Keeping your home as dust-free as possible can help prevent you from experiencing health issues. Dust can accumulate in many areas of your home, leading to poor indoor air quality (IAQ). Learn more about the connection between IAQ and dust, so you can make your northeast Indiana home healthier.
Your indoor air quality can be compromised by many things -- pet dander, pollen, dust -- and among the worst offenders, volatile organic compounds, or VOCs. VOCs can be harmful to the health of all living creatures, so they should be contained whenever possible.
These substances are found in many things, including pressed wood, solvents, fragrances, household chemicals and paint. That's right -- paint is one of the worst offenders when it comes to off-gassing VOCs.
There’s a proven connection between indoor air quality and the performance and efficiency of your HVAC system. While your air conditioner and furnace might seem to be principally designed for comfort-control, actually, the system as a whole plays a major role in reducing airborne particulates and allergens, as well as controlling humidity inside the house.
Air Quality Awareness Week takes place April 29-May 3 this year. This Environmental Protection Agency (EPA)-sponsored event is held annually to highlight outdoor air quality concerns nation-wide. Here in Northeast Indiana, we contend with two main types of outdoor pollutants – low-level ozone and particulate matter.
Electronic cigarettes or e-cigarettes are a hot trend worldwide, with consumers viewing them as an alternative to smoking traditional tobacco products. Unlike traditional cigarettes, e-cigarettes don't contain tobacco. However, their increasing prevalence has raised concerns about their impact on indoor air quality.
Ultraviolet (UV) lights have been utilized in commercial settings to reduce airborne contaminants and sanitize equipment for decades. You can now incorporate the proven technology into your HVAC system to boost your indoor air quality.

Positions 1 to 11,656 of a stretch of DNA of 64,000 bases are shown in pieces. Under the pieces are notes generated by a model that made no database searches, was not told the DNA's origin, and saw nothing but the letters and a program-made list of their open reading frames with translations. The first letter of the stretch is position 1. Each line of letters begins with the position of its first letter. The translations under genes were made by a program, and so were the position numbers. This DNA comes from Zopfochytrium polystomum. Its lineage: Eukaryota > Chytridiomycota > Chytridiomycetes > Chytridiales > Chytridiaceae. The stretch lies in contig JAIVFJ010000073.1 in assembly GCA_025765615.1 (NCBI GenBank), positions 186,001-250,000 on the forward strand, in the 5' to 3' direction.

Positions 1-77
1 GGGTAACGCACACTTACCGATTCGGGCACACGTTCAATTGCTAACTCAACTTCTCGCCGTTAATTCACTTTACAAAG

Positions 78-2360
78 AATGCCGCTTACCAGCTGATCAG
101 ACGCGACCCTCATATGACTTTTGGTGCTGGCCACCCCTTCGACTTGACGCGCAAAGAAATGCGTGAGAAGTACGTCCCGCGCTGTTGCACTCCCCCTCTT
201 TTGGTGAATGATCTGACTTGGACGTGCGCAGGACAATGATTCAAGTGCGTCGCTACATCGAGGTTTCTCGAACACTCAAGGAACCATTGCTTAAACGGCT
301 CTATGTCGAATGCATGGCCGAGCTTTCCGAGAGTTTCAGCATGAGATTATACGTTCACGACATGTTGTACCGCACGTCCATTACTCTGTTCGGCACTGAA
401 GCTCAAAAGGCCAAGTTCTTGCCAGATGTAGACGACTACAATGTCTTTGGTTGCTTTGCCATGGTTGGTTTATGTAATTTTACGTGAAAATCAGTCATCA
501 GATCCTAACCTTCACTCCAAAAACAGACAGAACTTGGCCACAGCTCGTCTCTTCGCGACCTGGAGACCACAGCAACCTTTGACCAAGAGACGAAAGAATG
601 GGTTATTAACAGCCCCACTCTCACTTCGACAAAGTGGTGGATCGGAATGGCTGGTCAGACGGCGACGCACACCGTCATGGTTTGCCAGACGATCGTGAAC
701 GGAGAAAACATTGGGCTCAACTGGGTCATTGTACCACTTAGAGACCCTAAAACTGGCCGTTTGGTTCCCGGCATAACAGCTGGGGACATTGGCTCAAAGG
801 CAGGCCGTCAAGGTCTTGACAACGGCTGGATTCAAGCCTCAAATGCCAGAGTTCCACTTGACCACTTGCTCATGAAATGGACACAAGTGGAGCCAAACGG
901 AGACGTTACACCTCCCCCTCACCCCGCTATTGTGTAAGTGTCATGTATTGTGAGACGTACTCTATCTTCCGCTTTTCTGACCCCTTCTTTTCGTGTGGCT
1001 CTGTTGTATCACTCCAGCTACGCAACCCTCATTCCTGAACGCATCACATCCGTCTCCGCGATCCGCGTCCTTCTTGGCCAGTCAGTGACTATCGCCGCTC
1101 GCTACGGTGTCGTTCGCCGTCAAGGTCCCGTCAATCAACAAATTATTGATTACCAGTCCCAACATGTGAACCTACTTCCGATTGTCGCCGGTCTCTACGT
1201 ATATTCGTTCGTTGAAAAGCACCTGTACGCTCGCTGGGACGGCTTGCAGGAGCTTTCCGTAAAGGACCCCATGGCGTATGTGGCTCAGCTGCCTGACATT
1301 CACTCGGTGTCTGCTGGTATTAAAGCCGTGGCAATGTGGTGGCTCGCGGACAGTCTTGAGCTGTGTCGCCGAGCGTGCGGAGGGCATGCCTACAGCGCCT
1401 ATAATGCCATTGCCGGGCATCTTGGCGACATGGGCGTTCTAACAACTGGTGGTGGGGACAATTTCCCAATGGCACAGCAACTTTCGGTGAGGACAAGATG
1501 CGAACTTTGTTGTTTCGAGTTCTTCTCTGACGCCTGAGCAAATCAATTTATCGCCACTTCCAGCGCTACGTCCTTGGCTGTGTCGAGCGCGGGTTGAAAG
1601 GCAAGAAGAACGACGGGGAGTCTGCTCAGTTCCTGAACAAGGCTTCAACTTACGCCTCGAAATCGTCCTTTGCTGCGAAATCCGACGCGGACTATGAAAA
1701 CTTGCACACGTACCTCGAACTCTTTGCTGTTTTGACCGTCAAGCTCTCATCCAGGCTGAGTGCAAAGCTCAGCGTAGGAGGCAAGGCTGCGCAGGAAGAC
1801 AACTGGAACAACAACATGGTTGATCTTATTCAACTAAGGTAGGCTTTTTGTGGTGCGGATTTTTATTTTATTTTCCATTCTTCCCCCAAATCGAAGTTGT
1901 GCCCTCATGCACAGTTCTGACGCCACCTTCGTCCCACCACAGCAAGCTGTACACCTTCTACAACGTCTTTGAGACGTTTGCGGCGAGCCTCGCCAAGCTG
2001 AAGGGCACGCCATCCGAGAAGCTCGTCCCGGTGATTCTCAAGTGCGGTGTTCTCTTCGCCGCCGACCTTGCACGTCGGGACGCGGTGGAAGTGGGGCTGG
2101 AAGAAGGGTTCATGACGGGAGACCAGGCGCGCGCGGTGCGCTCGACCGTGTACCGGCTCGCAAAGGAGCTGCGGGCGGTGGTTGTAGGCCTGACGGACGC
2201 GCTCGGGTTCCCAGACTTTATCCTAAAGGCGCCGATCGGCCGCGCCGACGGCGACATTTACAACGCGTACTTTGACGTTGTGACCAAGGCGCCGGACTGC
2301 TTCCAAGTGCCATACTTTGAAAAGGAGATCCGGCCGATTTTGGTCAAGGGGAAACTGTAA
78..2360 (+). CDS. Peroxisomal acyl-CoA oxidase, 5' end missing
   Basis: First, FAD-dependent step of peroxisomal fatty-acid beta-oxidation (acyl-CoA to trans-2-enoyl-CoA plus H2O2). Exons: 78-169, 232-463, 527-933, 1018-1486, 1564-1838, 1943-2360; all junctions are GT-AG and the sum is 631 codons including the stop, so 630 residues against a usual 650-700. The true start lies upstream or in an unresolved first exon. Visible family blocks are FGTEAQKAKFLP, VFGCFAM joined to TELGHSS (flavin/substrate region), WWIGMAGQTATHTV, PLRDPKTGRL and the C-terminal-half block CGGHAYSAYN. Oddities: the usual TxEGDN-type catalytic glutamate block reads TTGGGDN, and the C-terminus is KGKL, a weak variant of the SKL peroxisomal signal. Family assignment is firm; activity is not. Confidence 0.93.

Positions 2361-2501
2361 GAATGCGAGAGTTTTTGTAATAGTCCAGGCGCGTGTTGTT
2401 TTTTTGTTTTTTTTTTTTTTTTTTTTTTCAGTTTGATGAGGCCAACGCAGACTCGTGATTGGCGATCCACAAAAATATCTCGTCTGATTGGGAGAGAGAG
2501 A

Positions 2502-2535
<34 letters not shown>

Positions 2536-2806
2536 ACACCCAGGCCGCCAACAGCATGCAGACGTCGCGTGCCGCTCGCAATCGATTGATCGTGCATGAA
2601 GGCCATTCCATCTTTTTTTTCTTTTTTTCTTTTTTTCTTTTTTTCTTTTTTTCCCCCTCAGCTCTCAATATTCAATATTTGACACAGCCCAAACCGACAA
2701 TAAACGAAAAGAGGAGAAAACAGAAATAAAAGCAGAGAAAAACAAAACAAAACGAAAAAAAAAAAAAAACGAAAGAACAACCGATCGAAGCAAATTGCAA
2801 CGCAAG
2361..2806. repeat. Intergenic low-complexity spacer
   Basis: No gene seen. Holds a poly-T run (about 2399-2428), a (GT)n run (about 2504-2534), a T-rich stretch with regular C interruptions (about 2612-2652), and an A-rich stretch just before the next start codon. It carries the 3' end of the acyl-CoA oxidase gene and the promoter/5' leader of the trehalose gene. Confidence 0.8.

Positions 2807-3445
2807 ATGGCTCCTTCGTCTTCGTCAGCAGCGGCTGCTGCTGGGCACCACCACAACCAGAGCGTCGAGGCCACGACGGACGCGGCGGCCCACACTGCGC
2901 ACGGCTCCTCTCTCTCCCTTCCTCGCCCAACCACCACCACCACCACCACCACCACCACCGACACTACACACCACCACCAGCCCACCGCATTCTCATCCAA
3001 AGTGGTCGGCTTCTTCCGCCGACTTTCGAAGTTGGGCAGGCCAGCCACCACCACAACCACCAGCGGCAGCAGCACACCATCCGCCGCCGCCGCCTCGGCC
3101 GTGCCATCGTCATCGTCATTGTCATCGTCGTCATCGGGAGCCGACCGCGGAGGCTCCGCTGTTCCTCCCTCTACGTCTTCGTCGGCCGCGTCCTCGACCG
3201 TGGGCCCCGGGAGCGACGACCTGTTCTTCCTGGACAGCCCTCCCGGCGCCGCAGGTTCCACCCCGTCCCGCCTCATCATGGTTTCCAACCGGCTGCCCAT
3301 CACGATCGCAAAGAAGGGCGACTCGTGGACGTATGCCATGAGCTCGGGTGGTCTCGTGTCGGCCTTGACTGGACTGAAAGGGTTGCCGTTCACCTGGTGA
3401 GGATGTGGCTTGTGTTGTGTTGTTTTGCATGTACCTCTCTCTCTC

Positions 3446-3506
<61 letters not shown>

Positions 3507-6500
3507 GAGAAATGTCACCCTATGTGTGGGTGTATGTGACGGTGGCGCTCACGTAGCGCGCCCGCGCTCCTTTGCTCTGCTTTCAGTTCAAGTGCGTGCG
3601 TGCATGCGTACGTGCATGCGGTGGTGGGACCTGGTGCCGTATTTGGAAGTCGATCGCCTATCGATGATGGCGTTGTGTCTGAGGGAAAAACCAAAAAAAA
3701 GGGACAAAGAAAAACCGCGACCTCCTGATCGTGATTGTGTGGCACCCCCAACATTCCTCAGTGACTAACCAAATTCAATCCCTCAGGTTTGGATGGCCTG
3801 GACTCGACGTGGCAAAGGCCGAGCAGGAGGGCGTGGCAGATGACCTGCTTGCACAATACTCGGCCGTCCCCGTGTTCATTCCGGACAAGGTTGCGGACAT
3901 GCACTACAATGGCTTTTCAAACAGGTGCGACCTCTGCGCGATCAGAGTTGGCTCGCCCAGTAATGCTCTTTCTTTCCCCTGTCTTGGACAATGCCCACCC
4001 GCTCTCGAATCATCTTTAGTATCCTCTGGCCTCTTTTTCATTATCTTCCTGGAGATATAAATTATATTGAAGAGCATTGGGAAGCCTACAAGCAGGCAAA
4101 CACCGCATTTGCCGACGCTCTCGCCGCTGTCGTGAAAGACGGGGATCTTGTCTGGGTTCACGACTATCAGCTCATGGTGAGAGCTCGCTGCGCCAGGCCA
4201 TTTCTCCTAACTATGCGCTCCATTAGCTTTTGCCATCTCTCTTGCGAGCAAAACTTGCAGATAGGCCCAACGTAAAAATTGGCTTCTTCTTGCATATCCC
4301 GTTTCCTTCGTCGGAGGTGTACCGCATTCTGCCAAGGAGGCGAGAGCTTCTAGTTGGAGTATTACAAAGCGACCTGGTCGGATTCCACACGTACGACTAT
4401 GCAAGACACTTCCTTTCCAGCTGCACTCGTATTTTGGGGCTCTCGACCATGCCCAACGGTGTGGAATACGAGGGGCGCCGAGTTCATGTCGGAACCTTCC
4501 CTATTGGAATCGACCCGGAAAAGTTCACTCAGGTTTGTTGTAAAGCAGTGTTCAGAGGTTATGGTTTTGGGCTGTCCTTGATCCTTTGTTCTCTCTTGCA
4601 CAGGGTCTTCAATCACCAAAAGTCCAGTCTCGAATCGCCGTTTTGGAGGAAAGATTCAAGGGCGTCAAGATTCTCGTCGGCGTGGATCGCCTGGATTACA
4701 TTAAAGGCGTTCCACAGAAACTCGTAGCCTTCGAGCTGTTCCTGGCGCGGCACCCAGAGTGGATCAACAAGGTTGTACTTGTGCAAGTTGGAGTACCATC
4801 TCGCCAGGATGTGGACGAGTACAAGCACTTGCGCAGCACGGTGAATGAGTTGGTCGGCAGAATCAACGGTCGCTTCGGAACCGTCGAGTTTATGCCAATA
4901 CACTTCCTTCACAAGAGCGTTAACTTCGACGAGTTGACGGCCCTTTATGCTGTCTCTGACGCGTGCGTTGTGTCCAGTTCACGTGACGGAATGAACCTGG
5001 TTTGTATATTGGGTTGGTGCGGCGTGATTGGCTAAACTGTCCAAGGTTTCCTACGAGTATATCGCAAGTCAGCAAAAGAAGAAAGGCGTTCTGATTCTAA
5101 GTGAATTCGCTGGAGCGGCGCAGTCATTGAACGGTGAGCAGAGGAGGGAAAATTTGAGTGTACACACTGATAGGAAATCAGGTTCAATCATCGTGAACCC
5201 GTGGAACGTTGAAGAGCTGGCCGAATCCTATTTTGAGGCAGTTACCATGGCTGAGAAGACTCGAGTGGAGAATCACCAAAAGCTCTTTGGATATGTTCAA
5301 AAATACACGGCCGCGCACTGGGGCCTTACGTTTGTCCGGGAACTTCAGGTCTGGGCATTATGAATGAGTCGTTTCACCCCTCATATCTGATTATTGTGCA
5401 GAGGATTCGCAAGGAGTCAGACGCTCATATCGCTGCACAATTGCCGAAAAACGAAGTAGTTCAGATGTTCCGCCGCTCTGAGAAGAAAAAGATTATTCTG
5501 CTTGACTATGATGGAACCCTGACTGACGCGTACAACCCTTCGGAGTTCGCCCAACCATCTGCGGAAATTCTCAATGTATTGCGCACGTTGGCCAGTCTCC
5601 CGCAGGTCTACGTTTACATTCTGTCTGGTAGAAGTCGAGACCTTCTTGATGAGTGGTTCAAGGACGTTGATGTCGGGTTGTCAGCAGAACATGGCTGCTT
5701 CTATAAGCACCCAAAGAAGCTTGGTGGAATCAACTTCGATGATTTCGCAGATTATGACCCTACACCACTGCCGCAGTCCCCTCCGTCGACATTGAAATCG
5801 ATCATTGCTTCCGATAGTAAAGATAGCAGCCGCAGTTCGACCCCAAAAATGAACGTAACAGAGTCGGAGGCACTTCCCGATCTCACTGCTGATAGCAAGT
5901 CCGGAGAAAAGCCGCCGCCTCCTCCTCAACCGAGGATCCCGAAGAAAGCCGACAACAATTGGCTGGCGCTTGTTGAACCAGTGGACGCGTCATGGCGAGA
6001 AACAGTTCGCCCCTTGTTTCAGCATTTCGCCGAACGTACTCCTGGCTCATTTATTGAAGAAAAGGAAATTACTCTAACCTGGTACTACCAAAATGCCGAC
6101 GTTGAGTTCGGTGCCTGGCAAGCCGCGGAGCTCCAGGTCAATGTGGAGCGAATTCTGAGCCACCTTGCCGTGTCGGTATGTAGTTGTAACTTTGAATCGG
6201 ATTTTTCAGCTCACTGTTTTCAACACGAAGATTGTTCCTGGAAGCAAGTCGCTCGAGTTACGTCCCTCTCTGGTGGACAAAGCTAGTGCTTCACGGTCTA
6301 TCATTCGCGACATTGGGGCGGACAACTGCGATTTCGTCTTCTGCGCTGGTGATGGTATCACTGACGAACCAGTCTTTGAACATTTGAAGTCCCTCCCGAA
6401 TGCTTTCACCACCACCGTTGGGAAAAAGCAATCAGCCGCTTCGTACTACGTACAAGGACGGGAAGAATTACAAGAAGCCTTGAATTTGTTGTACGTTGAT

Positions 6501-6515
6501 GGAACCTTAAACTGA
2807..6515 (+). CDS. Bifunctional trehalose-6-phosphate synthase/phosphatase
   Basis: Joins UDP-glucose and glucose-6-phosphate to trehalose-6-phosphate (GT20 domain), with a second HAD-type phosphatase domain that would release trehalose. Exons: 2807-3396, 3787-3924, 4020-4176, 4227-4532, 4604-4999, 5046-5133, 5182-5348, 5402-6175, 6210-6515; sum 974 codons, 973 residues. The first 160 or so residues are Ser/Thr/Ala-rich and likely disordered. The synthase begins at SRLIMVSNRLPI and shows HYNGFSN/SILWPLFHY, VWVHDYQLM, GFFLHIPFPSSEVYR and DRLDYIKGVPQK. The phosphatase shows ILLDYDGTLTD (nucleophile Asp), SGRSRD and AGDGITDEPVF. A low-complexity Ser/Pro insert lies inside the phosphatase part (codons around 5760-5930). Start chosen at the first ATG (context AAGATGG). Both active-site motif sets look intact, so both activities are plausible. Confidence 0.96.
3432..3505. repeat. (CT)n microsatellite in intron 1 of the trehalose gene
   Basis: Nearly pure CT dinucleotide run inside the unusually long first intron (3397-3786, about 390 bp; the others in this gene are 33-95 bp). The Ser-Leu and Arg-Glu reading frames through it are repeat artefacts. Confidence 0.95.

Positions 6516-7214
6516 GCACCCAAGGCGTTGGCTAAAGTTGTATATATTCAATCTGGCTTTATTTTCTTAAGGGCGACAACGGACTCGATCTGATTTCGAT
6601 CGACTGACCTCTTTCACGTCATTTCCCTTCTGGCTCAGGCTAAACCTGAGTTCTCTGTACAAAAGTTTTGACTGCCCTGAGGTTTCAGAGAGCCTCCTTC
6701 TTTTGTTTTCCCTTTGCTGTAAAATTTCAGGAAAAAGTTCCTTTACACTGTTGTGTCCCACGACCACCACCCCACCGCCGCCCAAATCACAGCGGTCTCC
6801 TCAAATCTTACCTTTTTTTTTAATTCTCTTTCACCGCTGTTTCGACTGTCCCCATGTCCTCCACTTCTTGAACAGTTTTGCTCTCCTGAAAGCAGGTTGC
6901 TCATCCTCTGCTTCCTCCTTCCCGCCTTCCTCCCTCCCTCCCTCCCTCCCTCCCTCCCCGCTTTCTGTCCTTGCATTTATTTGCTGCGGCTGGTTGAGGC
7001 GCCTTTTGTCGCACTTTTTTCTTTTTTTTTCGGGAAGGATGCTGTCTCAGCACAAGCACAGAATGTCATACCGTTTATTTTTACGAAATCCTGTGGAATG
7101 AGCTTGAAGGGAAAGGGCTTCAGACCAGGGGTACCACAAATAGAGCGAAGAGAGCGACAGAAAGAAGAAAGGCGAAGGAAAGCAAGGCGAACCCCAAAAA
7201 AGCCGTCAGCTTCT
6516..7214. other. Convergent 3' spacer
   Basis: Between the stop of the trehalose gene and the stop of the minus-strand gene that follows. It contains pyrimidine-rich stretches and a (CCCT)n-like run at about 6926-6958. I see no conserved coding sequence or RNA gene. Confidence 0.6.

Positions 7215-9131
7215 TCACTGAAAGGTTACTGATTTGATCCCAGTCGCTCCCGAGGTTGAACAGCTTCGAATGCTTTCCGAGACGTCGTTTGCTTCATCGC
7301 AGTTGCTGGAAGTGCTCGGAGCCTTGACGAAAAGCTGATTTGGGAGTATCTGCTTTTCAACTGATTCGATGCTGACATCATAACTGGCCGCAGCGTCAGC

With the hectic schedules that most of us have these days, it's no surprise that many people are opting for at-home sporting activities and workout programs rather than gym memberships to improve their health. What you may not know is that the very equipment that's meant to help you stay healthy at home can degrade indoor air quality and harm your health. How can that be?
If you're like most homeowners concerned with your indoor air quality, you may well wonder if that air purifier that you had installed in your HVAC system is really doing its job.
Whether or not your air purifying equipment is working depends on the type of system you have.
Unlike the dirt and dust that soil your floors and furniture, you can't see most of the airborne pollutants that compromise your home's indoor air quality. But these pollutants can have an adverse effect on your health, especially when they build up over time in an airtight home.
This American Heart Health Month, learn how to prevent adverse IAQ effects, including heart disease.